I think it’s really important for entrepreneurs to define their genius or their passion and pursue it. What do you consider your genius to be and how did you ensure that you would capitalize on it?
My genius was partly mathematics and learning out of books, patched together with building things that were computer related. When I was reading your book, iWoz you shared about how you really understood that management was not your genius, you were very clear about that.
I grew up with very strong feeling of wanting to be a good person; I wanted to help others. I don’t like to stomp on people. I don’t want to think of some people as “special” and others not. I’m not interested in acting like I’m above others. Ironically, equal treatment of others really gets in the way of good management because I want to be fair to everyone.
What advice do you have for people who don’t fit the norm? That includes entrepreneurs, inventors, and engineers. –Innovators that want to create and invent but may not have the required support around them. What advice would you give them?
Plan on a long time, a lot of years for accidentally running into any bits of learning material about the field you’re interested in. Even if it’s something normal like a garage door opener and you have an idea for a unique one, pay attention to all the articles and books that you encounter. Just don’t expect it to happen overnight by a plan.
In your book you talk about accidents, serendipitous events that led you to where you are today. Is that what you’re referring to? –To always keep your eyes open looking for information? I know there were a couple of journal articles that played a huge role in piecing together your puzzle in creating the first computer.
I think if you look at anyone successful in any category in life, they probably have similar stories to tell about little accidents that kind of pertains to something that gets them to where they are today. It’s important not to worry if it seems like you’re just making small steps, one at a time. You just need to remind yourself that you’re learning more and more about what you’re passionate about. Don’t worry about the time that it takes. But you can accelerate the time if you know what to search for. Keep your eyes open so you recognize it when it comes. A lot of people might even tell you, “It’s impossible”, or “That’s not the way to do it”, or “That’s too expensive”. –Well don’t let that stop you from going after your dreams.
That’s great advice. I heard you give a keynote address recently and you kept referring to the importance of working on projects that are “noble and pure” – and those words really caught my attention. I love that you chose those words. Why is the “noble and pure” piece so important to you?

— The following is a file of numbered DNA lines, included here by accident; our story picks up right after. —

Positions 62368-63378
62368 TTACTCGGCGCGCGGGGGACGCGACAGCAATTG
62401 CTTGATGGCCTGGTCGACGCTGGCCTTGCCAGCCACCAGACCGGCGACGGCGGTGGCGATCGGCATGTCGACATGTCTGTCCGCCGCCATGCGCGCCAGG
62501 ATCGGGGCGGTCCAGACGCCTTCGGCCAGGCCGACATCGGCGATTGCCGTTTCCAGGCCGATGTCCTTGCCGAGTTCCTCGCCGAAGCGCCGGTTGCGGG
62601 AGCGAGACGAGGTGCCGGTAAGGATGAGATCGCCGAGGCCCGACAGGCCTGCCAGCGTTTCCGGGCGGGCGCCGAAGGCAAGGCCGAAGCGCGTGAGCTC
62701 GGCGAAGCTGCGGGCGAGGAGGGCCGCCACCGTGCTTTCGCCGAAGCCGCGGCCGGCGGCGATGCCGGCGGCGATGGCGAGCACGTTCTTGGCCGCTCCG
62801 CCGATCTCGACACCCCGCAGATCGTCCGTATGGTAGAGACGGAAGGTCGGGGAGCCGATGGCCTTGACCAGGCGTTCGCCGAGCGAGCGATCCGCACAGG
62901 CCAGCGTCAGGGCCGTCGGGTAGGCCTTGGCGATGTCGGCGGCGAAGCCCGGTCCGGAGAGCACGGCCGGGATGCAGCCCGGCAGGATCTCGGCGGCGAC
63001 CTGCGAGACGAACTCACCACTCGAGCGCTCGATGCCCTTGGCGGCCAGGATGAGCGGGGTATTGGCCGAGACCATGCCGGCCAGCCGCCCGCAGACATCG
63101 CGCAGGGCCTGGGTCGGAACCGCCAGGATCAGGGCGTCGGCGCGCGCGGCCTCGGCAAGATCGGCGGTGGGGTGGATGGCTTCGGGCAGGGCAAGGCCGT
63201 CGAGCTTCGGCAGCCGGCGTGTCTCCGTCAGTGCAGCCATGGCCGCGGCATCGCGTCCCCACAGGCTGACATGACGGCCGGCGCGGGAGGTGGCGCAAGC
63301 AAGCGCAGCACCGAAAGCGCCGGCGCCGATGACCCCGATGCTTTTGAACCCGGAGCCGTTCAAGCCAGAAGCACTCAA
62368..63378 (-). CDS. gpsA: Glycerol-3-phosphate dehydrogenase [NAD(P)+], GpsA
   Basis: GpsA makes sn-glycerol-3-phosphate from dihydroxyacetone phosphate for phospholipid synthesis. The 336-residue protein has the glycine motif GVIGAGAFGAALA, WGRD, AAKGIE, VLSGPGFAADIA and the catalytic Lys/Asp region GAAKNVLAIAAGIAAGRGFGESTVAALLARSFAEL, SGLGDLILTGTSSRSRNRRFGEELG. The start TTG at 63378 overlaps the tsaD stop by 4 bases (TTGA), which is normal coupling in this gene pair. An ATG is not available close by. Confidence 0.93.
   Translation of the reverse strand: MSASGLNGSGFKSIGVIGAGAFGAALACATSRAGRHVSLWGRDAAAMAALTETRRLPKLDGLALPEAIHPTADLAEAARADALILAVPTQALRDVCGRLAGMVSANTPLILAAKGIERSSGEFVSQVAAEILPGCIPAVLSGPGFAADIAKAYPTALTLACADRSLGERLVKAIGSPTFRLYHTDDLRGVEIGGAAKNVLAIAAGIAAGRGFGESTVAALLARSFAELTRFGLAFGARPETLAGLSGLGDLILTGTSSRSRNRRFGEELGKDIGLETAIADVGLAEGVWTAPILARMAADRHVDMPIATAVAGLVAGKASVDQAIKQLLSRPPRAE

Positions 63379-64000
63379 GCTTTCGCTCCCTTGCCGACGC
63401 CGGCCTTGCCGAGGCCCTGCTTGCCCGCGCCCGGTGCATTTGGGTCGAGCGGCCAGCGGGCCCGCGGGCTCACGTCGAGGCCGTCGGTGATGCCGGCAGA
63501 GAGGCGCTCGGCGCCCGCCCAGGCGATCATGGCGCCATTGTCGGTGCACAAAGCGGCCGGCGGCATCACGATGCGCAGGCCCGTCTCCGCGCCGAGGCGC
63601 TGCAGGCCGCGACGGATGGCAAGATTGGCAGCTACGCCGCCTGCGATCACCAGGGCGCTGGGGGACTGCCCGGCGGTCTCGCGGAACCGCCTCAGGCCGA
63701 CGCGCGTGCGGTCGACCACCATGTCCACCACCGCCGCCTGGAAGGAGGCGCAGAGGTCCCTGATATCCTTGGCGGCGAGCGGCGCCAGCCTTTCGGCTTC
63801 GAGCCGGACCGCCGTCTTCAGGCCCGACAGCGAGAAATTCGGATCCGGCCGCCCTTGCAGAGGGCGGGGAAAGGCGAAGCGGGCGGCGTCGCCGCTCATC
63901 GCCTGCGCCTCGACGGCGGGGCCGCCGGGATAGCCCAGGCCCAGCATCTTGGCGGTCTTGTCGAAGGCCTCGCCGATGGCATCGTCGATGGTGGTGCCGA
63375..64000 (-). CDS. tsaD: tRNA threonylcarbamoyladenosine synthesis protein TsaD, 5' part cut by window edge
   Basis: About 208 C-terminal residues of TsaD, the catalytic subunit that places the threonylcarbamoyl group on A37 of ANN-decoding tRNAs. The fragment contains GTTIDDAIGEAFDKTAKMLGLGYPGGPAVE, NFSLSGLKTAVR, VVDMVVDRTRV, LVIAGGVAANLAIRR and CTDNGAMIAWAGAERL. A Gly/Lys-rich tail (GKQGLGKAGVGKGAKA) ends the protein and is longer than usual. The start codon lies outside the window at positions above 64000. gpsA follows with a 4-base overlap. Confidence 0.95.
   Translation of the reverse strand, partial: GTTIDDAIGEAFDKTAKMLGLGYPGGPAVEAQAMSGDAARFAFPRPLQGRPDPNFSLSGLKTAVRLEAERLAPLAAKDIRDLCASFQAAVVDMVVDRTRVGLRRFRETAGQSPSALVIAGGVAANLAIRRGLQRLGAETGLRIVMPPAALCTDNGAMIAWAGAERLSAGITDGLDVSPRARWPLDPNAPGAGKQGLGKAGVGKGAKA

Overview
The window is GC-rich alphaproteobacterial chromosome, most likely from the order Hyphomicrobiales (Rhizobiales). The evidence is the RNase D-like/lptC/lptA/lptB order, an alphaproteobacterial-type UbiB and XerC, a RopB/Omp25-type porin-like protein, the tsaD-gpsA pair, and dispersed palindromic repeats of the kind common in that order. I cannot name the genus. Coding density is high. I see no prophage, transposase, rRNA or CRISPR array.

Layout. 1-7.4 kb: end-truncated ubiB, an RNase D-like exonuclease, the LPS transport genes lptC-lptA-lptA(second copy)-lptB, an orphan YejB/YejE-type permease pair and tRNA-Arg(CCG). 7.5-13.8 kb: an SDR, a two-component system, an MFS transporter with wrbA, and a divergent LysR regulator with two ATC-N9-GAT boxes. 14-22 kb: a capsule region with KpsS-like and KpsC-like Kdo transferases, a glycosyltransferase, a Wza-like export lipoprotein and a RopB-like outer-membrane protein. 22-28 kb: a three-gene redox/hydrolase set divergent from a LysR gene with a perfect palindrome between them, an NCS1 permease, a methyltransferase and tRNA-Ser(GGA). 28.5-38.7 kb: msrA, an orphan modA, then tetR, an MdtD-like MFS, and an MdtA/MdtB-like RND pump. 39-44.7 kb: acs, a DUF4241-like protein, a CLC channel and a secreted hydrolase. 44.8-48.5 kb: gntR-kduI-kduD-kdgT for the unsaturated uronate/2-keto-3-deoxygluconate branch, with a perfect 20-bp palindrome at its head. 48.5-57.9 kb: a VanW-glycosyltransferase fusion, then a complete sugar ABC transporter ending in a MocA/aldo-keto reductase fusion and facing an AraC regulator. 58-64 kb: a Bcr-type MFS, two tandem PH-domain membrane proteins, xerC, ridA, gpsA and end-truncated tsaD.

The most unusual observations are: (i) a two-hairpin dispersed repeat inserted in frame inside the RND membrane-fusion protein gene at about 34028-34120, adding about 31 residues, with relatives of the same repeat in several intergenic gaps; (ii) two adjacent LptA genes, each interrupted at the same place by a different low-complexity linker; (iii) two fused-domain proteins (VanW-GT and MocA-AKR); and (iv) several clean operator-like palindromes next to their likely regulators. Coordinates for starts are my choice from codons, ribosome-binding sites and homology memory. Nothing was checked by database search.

A was referring to a way of thinking…a pure way of thinking – pure is similar to simple, very few pieces. When your gut wants to connect one thing to another without jumps in between, that’s a type of pureness. In mathematics, if you can boil a problem down to something simple, simple math concepts and formulas, I always feel you must be on the right track.
One of your core beliefs is honesty. How has this served you in the business world?
I have to be very, very honest wherever I am. I don’t like to leave out details. It gets me in trouble with my own companies. I’d rather speak the truth and educate people fully so they know what’s really going on.
And how has your sense of humour served you?
I was shy. I was an electronics genius. A sense of humour is a type of release when you’re not participating in normal social outlets…going to parties or doing whatever other kids are doing. Humour is a way to find happiness. I love making people laugh and I love laughing heartily at jokes on YouTube, or stories, or things on the internet, things where somebody was a little overly stupid. –Yesterday there was an article about a guy that robbed a house and logged onto his Facebook account. I find that funny.
What do you think the key to happiness is?
For me, I built my own keys and I don’t know if they would apply to very many other people. I think everybody has their own key. I think part of being happy is finding your own key, deciding, “I want to be happy”. For me, happiness is very much intertwined with being honest. It’s about keeping to the agreements made, even things down to obeying the laws. Also, once you learn that you can have a different point of view as someone, and you don’t have to argue it out to win, you’ll be happy. Just smile and walk away knowing that you’re true to your own thinking. I know I’m right in my world and they know they’re right in their world and we can both be happy. Just follow your own high level principles.
When did you begin to really trust your instincts or listen to your intuition? That’s sort of what you are focusing on here, knowing in your own heart who you are and what you believe and allowing the rest to just unfold. When do you think that happened for you?
I was very independent through school from about sixth grade on, so I did a lot of stuff very privately on my own knowing. It was a time that I was doing the thing that made me happy – learning computer speak. There was no way I could have stumbled onto it nor was there a reason for me to love computers, I just did. I didn’t do it to show up anybody else. When I got into the computer stuff, I got so skilled at it that if someone questioned me, I was able to tell myself, “I don’t care which way everyone else is going, I’ll just look at it a different way”. Not only that – and this I find hilarious – I wasn’t totally trusting my instincts, it was that I had to find incredible ways to build things without money. Not having money really forced me to go in different directions to find solutions that were the least expensive. I was good at taking little parts and building them into something bigger that did useful things.
Why has your advice to engineers and inventors in the past been for them to work alone?
It’s not always work alone but work alone to the extent that you can. If you’re designing something it’s better that you start out with your idea and actually build the part yourself. It forces you to see the working product fit into all the other parts. Plus, you’ll feel much more proud that you did something that has value. Crossing as many disciplines as you can makes you feel a lot closer to what you’re working on. Plus, there are a lot of inefficiencies that are expressed by the phrase, “designed by a committee”. If the committee is only one person it’s very easy to resolve any disputes.
What emotion best describes the feeling when you find a solution to a problem when you’re creating a new innovation. Is it the emotion that drives you?